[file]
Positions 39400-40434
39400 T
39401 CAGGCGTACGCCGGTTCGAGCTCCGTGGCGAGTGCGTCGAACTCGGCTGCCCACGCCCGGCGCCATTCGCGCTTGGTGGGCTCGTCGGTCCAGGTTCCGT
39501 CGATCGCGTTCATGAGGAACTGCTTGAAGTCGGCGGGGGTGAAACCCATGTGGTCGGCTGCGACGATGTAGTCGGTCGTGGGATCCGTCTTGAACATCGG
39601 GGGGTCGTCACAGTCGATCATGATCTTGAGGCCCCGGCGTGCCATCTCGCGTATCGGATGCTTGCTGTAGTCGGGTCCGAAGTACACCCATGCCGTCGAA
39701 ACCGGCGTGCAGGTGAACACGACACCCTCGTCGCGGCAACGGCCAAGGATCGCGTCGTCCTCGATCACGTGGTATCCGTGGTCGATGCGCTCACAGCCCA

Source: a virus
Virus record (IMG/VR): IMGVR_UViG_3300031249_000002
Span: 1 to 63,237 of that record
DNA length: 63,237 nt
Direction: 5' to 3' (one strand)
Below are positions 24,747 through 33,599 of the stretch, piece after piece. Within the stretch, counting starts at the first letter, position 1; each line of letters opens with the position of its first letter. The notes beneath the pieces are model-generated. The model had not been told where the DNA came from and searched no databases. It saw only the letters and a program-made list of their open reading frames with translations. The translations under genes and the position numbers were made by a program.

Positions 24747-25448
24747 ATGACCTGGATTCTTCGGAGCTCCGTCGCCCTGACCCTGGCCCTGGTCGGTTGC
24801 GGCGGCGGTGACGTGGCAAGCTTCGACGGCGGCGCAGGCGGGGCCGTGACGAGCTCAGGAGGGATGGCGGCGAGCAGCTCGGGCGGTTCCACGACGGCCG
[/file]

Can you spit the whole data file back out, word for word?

Positions 39400-40434
39400 T
39401 CAGGCGTACGCCGGTTCGAGCTCCGTGGCGAGTGCGTCGAACTCGGCTGCCCACGCCCGGCGCCATTCGCGCTTGGTGGGCTCGTCGGTCCAGGTTCCGT
39501 CGATCGCGTTCATGAGGAACTGCTTGAAGTCGGCGGGGGTGAAACCCATGTGGTCGGCTGCGACGATGTAGTCGGTCGTGGGATCCGTCTTGAACATCGG
39601 GGGGTCGTCACAGTCGATCATGATCTTGAGGCCCCGGCGTGCCATCTCGCGTATCGGATGCTTGCTGTAGTCGGGTCCGAAGTACACCCATGCCGTCGAA
39701 ACCGGCGTGCAGGTGAACACGACACCCTCGTCGCGGCAACGGCCAAGGATCGCGTCGTCCTCGATCACGTGGTATCCGTGGTCGATGCGCTCACAGCCCA

Source: a virus
Virus record (IMG/VR): IMGVR_UViG_3300031249_000002
Span: 1 to 63,237 of that record
DNA length: 63,237 nt
Direction: 5' to 3' (one strand)
Below are positions 24,747 through 33,599 of the stretch, piece after piece. Within the stretch, counting starts at the first letter, position 1; each line of letters opens with the position of its first letter. The notes beneath the pieces are model-generated. The model had not been told where the DNA came from and searched no databases. It saw only the letters and a program-made list of their open reading frames with translations. The translations under genes and the position numbers were made by a program.

Positions 24747-25448
24747 ATGACCTGGATTCTTCGGAGCTCCGTCGCCCTGACCCTGGCCCTGGTCGGTTGC
24801 GGCGGCGGTGACGTGGCAAGCTTCGACGGCGGCGCAGGCGGGGCCGTGACGAGCTCAGGAGGGATGGCGGCGAGCAGCTCGGGCGGTTCCACGACGGCCG